Another round of extreme currency and bond volatility is on the horizon as the US Federal Reserve considers putting up interest rates.
The United States has had a rate of just over 0% since the closing months of 2008, but the latest minutes of the Fed’s last rate-setting meeting show the committee is split on when to move.
Some of the members believe the US economy is strong enough to stand alone with support from the Fed and want the rate to go up to around 1.5% to 1.7% by late 2017.
The first hike could come as soon as June, said the minutes.
The decision depends on how quantitative easing (QE) in Europe affects the US dollar.
Emerging currencies nosedive
The euro has gained value against the dollar since the European Central Bank started propping up the single currency zone economy by printing extra money.
Confidence has also improved this week with a pledge from the newly-elected Greek government to repay billions in bail-out loans over the coming weeks.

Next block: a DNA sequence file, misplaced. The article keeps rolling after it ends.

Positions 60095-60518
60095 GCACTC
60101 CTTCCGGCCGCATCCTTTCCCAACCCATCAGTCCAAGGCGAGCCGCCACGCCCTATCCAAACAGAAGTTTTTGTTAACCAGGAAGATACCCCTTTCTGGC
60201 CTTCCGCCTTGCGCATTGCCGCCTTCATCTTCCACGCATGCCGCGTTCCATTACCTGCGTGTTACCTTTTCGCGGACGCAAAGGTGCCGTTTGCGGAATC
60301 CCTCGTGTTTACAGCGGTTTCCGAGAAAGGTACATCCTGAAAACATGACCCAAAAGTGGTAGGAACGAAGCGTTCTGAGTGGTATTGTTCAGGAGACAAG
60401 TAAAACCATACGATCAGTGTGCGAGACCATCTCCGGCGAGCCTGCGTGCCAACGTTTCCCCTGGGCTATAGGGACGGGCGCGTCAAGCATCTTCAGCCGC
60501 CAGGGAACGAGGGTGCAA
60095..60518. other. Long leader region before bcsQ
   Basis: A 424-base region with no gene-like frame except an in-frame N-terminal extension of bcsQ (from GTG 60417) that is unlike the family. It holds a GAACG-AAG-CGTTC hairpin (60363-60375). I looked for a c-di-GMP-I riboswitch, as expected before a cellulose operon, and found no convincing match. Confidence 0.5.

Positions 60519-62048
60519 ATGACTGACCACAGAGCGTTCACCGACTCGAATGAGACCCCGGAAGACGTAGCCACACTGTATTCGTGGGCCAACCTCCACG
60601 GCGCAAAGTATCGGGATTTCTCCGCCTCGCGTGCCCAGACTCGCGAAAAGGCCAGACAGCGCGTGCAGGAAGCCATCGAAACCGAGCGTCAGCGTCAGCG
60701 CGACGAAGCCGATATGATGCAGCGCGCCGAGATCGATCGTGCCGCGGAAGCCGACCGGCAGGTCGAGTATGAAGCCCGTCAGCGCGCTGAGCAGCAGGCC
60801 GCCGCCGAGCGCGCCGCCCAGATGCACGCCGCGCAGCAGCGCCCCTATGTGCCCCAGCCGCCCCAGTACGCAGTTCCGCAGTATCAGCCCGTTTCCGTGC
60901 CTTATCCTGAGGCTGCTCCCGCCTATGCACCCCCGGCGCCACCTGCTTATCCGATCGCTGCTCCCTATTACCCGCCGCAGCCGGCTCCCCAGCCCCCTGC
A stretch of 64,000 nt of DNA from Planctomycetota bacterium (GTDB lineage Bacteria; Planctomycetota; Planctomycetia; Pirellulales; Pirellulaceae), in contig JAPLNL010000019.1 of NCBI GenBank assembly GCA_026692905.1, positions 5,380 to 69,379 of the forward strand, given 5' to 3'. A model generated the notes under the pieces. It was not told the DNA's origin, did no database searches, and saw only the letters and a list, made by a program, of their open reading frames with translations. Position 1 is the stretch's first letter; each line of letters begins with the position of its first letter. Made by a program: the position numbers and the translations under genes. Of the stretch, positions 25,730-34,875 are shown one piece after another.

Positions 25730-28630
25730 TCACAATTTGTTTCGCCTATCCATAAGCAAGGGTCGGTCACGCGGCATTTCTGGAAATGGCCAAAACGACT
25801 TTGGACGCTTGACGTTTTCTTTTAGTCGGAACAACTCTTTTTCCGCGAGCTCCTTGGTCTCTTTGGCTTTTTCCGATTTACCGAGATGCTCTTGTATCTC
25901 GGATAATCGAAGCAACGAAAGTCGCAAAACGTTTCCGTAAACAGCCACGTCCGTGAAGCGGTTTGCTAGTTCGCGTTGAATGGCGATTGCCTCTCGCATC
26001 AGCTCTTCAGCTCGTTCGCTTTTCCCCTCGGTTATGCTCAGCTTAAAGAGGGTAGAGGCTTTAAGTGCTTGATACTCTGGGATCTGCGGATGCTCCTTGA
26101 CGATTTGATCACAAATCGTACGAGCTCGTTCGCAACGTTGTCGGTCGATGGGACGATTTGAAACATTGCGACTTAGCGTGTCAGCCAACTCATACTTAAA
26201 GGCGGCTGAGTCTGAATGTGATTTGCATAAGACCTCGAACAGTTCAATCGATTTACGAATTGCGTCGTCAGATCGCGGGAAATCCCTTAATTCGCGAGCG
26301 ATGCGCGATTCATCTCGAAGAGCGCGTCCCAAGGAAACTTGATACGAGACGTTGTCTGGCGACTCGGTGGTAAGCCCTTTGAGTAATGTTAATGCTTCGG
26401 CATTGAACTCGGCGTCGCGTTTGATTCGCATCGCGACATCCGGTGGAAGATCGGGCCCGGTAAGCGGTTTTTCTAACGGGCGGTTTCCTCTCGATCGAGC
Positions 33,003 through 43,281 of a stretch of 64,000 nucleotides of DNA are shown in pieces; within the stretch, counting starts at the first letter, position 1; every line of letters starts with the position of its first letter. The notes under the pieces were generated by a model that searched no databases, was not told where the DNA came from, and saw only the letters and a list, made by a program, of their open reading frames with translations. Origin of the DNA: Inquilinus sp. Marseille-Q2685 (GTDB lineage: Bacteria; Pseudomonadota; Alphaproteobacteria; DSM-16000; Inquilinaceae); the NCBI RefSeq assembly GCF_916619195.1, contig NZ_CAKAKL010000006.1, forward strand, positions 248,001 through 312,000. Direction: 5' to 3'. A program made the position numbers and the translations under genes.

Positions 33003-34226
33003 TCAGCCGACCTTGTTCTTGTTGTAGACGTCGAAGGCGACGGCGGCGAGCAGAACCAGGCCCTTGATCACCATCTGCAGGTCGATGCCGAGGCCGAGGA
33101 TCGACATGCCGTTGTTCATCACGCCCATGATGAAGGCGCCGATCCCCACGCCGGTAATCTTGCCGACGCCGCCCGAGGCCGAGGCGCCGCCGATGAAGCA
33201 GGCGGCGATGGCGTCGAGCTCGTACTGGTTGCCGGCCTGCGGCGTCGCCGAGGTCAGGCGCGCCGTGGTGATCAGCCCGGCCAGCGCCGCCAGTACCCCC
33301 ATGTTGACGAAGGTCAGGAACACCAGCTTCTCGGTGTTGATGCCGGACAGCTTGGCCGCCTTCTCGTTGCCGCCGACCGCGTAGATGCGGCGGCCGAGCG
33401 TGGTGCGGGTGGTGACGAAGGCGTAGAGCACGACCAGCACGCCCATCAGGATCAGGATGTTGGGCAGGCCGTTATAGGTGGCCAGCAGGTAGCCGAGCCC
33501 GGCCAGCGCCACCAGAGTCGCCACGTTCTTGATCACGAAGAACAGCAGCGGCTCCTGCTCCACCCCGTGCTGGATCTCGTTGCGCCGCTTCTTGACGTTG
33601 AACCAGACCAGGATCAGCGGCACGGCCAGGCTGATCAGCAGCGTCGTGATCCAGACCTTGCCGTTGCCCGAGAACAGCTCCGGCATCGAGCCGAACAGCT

Meanwhile, in Britain, the Bank of England seems to have no qualms about continuing to peg the interest rate at 0.5%. The Bank’s monetary policy committee voted to keep the rate for at least another month.
How international currencies react remains to be seen.
When the Fed announced an end to QE in 2013, emerging market currencies nosedived.
This week has already seen the Brazilian Real lose value against the dollar and euro as a once thriving emerging economy worsens against a background of corruption, lack of faith in the president and political scandal.
The International Monetary Fund has warned emerging markets to ready for movement in the US dollar, Pound and Euro, which is likely to see currency devaluations in South America, Africa and Asia.
Investment experts forecast that central bank plans for rate hikes will also leave little room for bond rates to rise for fixed income investors.
Jeremy Roberts, Head of UK Retail Sales at BlackRock, said: “At least 20 central banks have eased off this year, leaving a shortage of high-quality, long-duration assets. Bond markets are in trouble as volatile rates and illiquidity are a fiery mix.
“It looks like the Fed and possibly the Bank of England will look to up their rates, which threatens the markets even more for bond investors.”